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Borrowing constraints and two-sided altruism with an application to social security

  • Altig, David
  • Davis, Steven J.

We develop the implications of borrowing constraints and two-sided altruism in an overlapping generations framework with agents who live three periods. Our analysis identifies six equilibrium patterns of intertemporal and intergenerational linkages in the no-loan economy, one of which corresponds to the traditional lifecycle model, and one of which corresponds to Barro's dynastic model. Novel linkage patterns involve parent-to-child transfers early in the life cycle, child-to-parent gifts late in the life cycle, or both. Capital accumulation behavior and the consequences of fiscal policy interventions depend, often critically, on which linkage patterns prevails. We show how unfunded social security interventions can significantly depress aggregate capital accumulation, even when every generation is linked to its successor generation by altruistic transfers. We also derive a non-Ricardian neutrality result for gift-motive economies that holds whether or not borrowing constraints bind and whether or not parent and child are connected by an operative altruism motive at all points in the life cycle.

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Article provided by Elsevier in its journal Journal of Economic Dynamics and Control.

Volume (Year): 17 (1993)
Issue (Month): 3 (May)
Pages: 467-494

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Handle: RePEc:eee:dyncon:v:17:y:1993:i:3:p:467-494
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  1. Bruce, Neil & Waldman, Michael, 1990. "The Rotten-Kid Theorem Meets the Samaritan's Dilemma," The Quarterly Journal of Economics, MIT Press, vol. 105(1), pages 155-65, February.
  2. Bernheim, B Douglas & Bagwell, Kyle, 1988. "Is Everything Neutral?," Journal of Political Economy, University of Chicago Press, vol. 96(2), pages 308-38, April.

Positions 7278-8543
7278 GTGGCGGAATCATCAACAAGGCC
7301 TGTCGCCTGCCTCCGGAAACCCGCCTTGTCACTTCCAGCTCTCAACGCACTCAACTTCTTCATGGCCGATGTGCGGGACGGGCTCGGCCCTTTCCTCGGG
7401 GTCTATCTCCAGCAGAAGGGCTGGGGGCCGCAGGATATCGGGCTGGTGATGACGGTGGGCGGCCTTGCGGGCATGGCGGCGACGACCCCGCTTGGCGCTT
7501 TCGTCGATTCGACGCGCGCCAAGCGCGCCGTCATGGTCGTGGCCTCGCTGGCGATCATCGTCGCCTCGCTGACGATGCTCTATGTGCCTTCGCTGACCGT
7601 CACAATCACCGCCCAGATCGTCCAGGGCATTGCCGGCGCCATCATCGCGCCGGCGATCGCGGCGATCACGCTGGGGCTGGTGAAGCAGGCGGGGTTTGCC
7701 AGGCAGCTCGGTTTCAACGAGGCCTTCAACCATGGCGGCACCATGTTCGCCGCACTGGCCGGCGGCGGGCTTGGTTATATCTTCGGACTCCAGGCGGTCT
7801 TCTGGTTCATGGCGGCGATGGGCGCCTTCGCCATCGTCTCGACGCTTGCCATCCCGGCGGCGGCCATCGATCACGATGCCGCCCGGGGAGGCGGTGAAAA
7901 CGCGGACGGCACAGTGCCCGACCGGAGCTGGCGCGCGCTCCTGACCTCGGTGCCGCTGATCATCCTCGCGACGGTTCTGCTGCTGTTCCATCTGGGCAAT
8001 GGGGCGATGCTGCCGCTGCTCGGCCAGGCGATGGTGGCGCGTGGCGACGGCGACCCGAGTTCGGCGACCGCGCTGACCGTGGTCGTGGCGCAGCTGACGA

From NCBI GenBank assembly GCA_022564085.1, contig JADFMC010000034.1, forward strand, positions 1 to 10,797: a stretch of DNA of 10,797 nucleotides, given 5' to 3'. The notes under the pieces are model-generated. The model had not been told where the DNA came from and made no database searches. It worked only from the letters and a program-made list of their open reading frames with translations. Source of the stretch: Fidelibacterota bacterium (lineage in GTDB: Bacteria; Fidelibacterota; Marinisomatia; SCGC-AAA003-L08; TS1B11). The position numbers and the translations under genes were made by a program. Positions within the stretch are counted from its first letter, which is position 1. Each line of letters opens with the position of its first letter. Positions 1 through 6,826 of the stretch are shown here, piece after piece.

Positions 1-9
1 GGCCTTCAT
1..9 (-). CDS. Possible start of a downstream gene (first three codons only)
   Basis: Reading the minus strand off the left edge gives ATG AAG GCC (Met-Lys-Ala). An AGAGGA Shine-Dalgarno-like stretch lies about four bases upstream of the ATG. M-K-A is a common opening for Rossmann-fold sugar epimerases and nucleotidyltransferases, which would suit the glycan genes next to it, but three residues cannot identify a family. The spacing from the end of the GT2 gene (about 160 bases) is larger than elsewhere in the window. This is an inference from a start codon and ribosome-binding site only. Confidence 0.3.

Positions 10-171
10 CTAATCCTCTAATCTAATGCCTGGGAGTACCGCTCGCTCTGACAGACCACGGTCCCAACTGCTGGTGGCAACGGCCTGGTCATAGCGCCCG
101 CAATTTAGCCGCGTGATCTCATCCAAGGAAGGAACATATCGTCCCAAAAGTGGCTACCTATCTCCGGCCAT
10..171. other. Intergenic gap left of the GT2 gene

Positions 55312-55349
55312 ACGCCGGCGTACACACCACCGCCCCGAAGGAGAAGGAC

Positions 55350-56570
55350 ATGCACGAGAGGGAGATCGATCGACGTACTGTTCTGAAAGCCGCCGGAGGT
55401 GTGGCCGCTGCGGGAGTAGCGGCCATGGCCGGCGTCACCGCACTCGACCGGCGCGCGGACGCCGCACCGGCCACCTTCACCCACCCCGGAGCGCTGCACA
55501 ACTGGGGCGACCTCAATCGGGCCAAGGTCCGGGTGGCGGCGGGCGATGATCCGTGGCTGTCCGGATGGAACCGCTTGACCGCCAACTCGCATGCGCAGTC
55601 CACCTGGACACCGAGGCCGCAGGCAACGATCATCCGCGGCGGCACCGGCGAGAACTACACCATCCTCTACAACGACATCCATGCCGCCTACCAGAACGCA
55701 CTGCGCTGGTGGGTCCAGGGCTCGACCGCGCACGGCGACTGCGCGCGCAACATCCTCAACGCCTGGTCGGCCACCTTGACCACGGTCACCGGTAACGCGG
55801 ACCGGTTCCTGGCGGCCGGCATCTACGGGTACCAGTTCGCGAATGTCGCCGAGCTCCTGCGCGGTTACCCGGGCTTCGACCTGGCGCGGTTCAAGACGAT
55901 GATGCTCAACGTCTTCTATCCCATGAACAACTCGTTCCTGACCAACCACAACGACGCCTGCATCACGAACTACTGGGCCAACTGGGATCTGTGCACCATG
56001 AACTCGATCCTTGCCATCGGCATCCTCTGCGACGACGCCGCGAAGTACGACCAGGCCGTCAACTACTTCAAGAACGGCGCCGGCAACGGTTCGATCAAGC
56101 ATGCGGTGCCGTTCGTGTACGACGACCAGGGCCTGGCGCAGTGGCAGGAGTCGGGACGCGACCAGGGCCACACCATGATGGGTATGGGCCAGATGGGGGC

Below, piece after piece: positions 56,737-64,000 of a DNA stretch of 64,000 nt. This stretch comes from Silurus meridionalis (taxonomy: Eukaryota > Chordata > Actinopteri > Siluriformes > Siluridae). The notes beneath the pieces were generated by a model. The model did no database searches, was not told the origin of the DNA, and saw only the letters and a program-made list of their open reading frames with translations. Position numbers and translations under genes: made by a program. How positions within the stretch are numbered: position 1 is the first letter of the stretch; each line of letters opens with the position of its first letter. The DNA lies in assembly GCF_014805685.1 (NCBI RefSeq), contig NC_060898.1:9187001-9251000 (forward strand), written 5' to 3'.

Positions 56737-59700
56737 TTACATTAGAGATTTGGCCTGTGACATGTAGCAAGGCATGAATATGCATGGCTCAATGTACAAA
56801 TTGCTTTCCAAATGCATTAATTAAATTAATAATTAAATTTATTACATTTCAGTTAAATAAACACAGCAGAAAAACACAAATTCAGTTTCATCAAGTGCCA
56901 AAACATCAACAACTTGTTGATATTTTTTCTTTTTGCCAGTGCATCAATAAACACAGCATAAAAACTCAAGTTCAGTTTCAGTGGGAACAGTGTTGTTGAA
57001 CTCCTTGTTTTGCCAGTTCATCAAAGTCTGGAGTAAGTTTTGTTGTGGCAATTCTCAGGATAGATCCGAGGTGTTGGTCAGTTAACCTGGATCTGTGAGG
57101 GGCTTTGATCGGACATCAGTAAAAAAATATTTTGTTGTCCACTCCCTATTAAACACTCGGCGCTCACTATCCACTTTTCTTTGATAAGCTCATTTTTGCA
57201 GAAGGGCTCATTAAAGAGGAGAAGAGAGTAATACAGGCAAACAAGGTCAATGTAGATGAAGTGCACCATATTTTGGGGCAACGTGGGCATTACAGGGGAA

3. Stephen P. Zeldes, . "Consumption and Liquidity Constraints: An Empirical Investigation," Rodney L. White Center for Financial Research Working Papers 16-88, Wharton School Rodney L. White Center for Financial Research.
  4. Altig, David & Davis, Steven J, 1992. "The Timing of Intergenerational Transfers, Tax Policy, and Aggregate Savings," American Economic Review, American Economic Association, vol. 82(5), pages 1199-220, December.
  5. Kotlikoff, Laurence J & Razin, Assaf & Rosenthal, Robert W, 1990. "A Strategic Altruism Model in Which Ricardian Equivalence Does Not Hold," Economic Journal, Royal Economic Society, vol. 100(403), pages 1261-68, December.
  6. Guiso, Luigi & Jappelli, Tullio, 1991. "Intergenerational transfers and capital market imperfections : Evidence from a cross-section of Italian households," European Economic Review, Elsevier, vol. 35(1), pages 103-120, January.
  7. Becker, Gary S, 1974. "A Theory of Social Interactions," Journal of Political Economy, University of Chicago Press, vol. 82(6), pages 1063-93, Nov.-Dec..
  8. Cox, Donald, 1990. "Intergenerational Transfers and Liquidity Constraints," The Quarterly Journal of Economics, MIT Press, vol. 105(1), pages 187-217, February.
  9. Donald Cox & Fredric Raines, 1985. "Interfamily Transfers and Income Redistribution," NBER Chapters, in: Horizontal Equity, Uncertainty, and Economic Well-Being, pages 393-426 National Bureau of Economic Research, Inc.
  10. Jappelli, Tullio, 1990. "Who Is Credit Constrained in the U.S. Economy?," The Quarterly Journal of Economics, MIT Press, vol. 105(1), pages 219-34, February.
  11. Kimball, Miles S., 1987. "Making sense of two-sided altruism," Journal of Monetary Economics, Elsevier, vol. 20(2), pages 301-326, September.
  12. Barro, Robert J., 1974. "Are Government Bonds Net Wealth?," Scholarly Articles 3451399, Harvard University Department of Economics.
  13. Lindbeck, Assar & Weibull, Jorgen W, 1988. "Altruism and Time Consistency: The Economics of Fait Accompli," Journal of Political Economy, University of Chicago Press, vol. 96(6), pages 1165-82, December.
  14. Feldstein, Martin S, 1974. "Social Security, Induced Retirement, and Aggregate Capital Accumulation," Journal of Political Economy, University of Chicago Press, vol. 82(5), pages 905-26, Sept./Oct.
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